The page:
Sydney Roosters rookie Sam Walker’s move in Canterbury Bulldogs game questioned by Peter Sterling
Parramatta legend Peter Sterling admits Sam Walker’s surprise final-minute move in the Bulldogs clash was “a smart play”, but he says it’s one sight in rugby league that doesn’t feel right.
Walker polarised the rugby league world when, as the Roosters led the Bulldogs 22-16 with 21 seconds left on the clock in Saturday’s match, he received the footy deep in Canterbury territory and dashed 85 metres in the opposite direction. The teen Roosters halfback eventually ran the ball into touch as the full-time siren rung out, ruling out any possibility of a late Bulldogs try.
Former Roosters captain Boyd Cordner shook his head as he watched on from the coaches’ box, Balmain legend Garry Jack labelled the move “a brain explosion” and Fox League commentator Andrew Voss went harder, branding the play “arrogant”.
Sterling has likened the move to the moment Manly superstar Tom Trbojevic stopped in the in-goal area in Round 17 and passed the ball to his brother Ben, who was yet to score a try in the NRL. While the Bunker disallowed the try due to an obstruction, Sterling said the sight of Trbjoevic trying to gift his brother his first NRL try didn’t sit well with him.
“I’d rather be critical of a player for a smart play than a dumb play. That (the Walker move) was a smart play,” Sterling said on Wide World of Sports’ The Final Whistle.
“I didn’t like a few weeks back when Manly scored, Tom Trbojevic got over the line and found his brother and passed the ball to him to put it down.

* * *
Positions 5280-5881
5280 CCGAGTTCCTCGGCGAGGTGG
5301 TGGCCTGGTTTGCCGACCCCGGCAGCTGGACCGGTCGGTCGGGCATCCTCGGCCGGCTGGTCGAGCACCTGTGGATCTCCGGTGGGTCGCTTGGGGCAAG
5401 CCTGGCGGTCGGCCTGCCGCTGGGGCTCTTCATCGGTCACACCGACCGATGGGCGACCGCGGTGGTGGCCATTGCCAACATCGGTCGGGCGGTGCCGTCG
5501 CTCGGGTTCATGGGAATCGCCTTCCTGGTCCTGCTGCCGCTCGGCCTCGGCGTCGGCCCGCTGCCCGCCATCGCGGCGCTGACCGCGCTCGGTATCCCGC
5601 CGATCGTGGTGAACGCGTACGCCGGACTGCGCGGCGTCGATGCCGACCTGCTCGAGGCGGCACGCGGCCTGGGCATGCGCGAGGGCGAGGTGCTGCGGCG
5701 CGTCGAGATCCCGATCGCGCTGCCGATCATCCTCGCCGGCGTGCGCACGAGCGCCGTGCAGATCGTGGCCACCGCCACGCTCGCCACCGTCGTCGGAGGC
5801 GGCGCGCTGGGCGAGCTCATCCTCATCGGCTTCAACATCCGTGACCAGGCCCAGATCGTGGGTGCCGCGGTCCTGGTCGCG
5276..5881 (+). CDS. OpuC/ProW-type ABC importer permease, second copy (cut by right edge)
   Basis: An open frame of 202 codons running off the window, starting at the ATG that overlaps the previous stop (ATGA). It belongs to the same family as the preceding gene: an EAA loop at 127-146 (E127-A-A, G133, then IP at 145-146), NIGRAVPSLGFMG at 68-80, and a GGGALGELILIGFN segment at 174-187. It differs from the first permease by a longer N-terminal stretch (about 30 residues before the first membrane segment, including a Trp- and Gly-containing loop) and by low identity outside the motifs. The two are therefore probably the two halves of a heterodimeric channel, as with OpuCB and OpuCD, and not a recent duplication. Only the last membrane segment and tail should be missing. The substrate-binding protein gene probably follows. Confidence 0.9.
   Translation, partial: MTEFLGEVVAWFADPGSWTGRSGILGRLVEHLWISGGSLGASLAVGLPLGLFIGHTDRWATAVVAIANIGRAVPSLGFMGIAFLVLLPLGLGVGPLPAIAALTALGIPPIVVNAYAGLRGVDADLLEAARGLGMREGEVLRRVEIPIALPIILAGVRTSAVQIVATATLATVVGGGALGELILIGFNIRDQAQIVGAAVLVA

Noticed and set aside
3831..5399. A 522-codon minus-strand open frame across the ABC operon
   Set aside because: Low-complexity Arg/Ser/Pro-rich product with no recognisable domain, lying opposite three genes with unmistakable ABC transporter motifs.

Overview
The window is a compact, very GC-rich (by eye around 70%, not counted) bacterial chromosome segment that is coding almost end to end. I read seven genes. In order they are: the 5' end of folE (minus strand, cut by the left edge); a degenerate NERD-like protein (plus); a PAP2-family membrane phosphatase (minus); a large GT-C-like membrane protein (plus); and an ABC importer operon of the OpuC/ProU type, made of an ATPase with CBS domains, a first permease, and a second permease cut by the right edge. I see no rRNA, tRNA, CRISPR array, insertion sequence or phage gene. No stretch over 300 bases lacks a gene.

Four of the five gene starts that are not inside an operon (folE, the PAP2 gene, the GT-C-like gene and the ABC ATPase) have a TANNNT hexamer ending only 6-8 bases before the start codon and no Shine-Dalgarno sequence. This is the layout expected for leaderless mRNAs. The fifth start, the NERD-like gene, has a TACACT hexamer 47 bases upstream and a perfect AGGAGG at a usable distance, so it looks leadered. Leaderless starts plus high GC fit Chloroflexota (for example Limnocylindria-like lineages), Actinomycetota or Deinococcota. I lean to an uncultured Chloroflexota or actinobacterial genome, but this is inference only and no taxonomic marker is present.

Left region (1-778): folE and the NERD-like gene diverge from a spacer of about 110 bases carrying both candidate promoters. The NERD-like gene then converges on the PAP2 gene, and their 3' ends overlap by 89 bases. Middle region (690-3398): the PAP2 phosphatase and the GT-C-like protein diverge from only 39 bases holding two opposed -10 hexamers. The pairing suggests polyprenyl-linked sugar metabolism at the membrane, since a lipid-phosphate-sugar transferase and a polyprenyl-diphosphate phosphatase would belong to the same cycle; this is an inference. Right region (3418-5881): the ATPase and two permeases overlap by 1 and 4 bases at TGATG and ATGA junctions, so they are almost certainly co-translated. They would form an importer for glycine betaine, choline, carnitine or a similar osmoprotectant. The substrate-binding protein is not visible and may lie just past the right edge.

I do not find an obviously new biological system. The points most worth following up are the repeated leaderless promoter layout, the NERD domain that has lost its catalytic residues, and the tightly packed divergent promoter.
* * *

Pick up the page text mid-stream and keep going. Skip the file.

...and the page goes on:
“There are standards in first grade and NRL that you need to meet and they don’t sit comfortably with me.
“I’d hate to think that when Ben Trbojevic does look back on his first try in first grade – and that one was called back because something happened previously. But that wouldn’t be the one that you want to remember, where your brother just handed it to you and you didn’t have to work too hard.
“That kind of falls into the same category (as the Walker one) for me.
“But like I say, it’s hard to be critical of a smart play instead of a dumb play – and there was nothing dumb about that.”
Tony Iro pulled a similar trick in Adelaide Rams colours in 1998, running in the opposite direction and across the field to kill the final 40 seconds of a clash with St George.
And as the full-time siren sounded to end Game Two of the 2014 State of Origin series, Jarryd Hayne ran the ball dead and jumped into the crowd.
Voss believes Walker’s move disrespected the last-placed Bulldogs, who fought back from 10 points down to lock scores up at 16-all during the second half.
“This is ridiculous! I don’t know whether Trent Robinson is all that impressed with that,” Voss said.
“That is a little arrogant, the play to finish the match, taking a little bit of ‘you know what’ out of the effort that was put in by the two sides tonight.”
Despite Voss’ assumption that Robinson would not like Walker’s antics, the Roosters coach laughed it off in his post-match press conference.
“Sammy, he’s smart. He knows all the time on the clock … It’s a different play and I think everyone will have their opinion on it,” Robinson said with a grin.
“He knows how to manage everything and he’s learning how to play all the tough parts of the game and then all the smart parts of the game can come on the back of that.
“It’s smart to manage the clock but it goes against what purists would say.
“But he took the risk out of the last play and finished the game off.”
Walker explained the play himself in a Fox League interview moments after the move.
“I was thinking, ‘I’m not going to take a field goal and give them another chance with the footy’,” Walker laughed.
“I thought I’d run the clock out.”
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